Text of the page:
Sometimes old school rules, and that was the case of the Power Wagon and H3. Fully locked and loaded, they both negotiated the course without breaking a sweat or scraping a skidplate. The Land Rover almost provided the same experience, the only difference being a slow-to-lock rear diff that robbed the LR3 of valuable momentum over a series of stepped rocks.

We heard a "scrrrrape!" as the Touareg cleanly tore off one of its plastic undertrays on a hump on the trail--with the suspension fully extended in off-road mode. Although the Touareg exhibited great gobs of grip, we wished for more suspension flexibility and a few steel skidplates under the 'Egg. It doesn't help much to gain all that ground clearance if a suspension is as stiff as a board.

Surfing the Sand
Leaving The Slide, we caravaned to our next venue, Blow Sand Hill, for a romp in deep, soft, powdery sand--probably one of the most challenging surfaces for a heavy SUV to navigate--it's a barrel of fun and, oh, so easy to get stuck in. Seeking out the desert's powder, we quickly learn that the Touareg isn't a happy camper on the beach: With both differentials locked, the ESP nanny off, in low-range, shifting manually, the stability program still kicked in, pulsing the brakes and cutting power until the Touareg stopped dead in its tracks. A voice over the radio crackled, "Who's got the tow strap?" The Grand Cherokee found itself in a similar dilemma, a victim of inefficient tread and big torque that allowed the Jeep quickly to dig four holes.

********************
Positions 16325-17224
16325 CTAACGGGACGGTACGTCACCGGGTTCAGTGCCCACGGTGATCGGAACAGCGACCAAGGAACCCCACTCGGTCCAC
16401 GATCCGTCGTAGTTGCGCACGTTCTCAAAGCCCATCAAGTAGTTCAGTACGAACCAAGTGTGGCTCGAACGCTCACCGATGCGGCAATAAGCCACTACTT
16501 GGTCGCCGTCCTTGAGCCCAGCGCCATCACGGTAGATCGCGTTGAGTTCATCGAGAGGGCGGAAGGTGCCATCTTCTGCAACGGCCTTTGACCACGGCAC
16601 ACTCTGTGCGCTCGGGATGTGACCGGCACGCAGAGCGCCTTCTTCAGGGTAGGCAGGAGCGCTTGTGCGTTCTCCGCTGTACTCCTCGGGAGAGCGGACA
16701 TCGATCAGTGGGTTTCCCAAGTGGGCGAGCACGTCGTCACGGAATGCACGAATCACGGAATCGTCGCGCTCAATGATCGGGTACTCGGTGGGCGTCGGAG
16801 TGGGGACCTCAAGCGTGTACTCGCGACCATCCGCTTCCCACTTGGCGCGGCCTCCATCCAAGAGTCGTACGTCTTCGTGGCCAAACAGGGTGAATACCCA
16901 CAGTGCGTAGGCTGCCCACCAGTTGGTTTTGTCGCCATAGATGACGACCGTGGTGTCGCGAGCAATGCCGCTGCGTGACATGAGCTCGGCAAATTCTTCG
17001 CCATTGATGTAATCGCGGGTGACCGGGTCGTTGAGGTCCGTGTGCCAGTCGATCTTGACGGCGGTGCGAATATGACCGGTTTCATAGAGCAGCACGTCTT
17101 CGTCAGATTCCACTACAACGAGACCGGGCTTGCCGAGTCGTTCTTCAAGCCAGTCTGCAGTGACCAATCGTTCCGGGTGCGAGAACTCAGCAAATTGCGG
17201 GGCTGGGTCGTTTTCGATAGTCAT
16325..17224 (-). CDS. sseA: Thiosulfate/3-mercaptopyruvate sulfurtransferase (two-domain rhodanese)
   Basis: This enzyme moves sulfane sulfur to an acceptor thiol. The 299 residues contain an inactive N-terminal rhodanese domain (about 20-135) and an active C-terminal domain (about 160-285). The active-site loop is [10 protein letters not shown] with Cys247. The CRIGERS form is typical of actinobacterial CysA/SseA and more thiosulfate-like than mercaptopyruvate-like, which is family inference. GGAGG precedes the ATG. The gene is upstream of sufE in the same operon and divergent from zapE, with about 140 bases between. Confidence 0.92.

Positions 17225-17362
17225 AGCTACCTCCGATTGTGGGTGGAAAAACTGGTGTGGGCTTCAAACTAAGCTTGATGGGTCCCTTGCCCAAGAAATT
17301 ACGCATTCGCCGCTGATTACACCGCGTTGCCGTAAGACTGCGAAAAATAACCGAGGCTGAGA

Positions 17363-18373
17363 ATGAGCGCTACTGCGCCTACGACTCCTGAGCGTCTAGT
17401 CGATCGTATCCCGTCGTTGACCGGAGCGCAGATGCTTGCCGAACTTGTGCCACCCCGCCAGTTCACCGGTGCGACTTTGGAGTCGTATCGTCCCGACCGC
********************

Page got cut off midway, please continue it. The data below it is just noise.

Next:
With an unladen bed, the Dodge exhibited plenty of axle hop over the sand dunes, but the combo of Hemi power and aggressive tread easily kept the Power Wagon on track, especially after we let out about 30 psi. We quickly learned that judiciously blipping the throttle while turning transformed the big BFGs into sand paddles, tightening up the turning circle. Piloting the Toyota required little finesse on the fine particles. It was content to respond to driver input and the ever-changing surface as though it was another day in the park.

In sand mode, the LR3 was unstoppable and never quibbled about skiing down the face of a dune or clambering back up for more, seemingly finding traction in well-trafficked areas where we expected momentum loss. Stable and predictable, our H3 was perfectly geared for the soft stuff and remained tractable in deep ruts, keeping its cool on the sand, even while taking flight.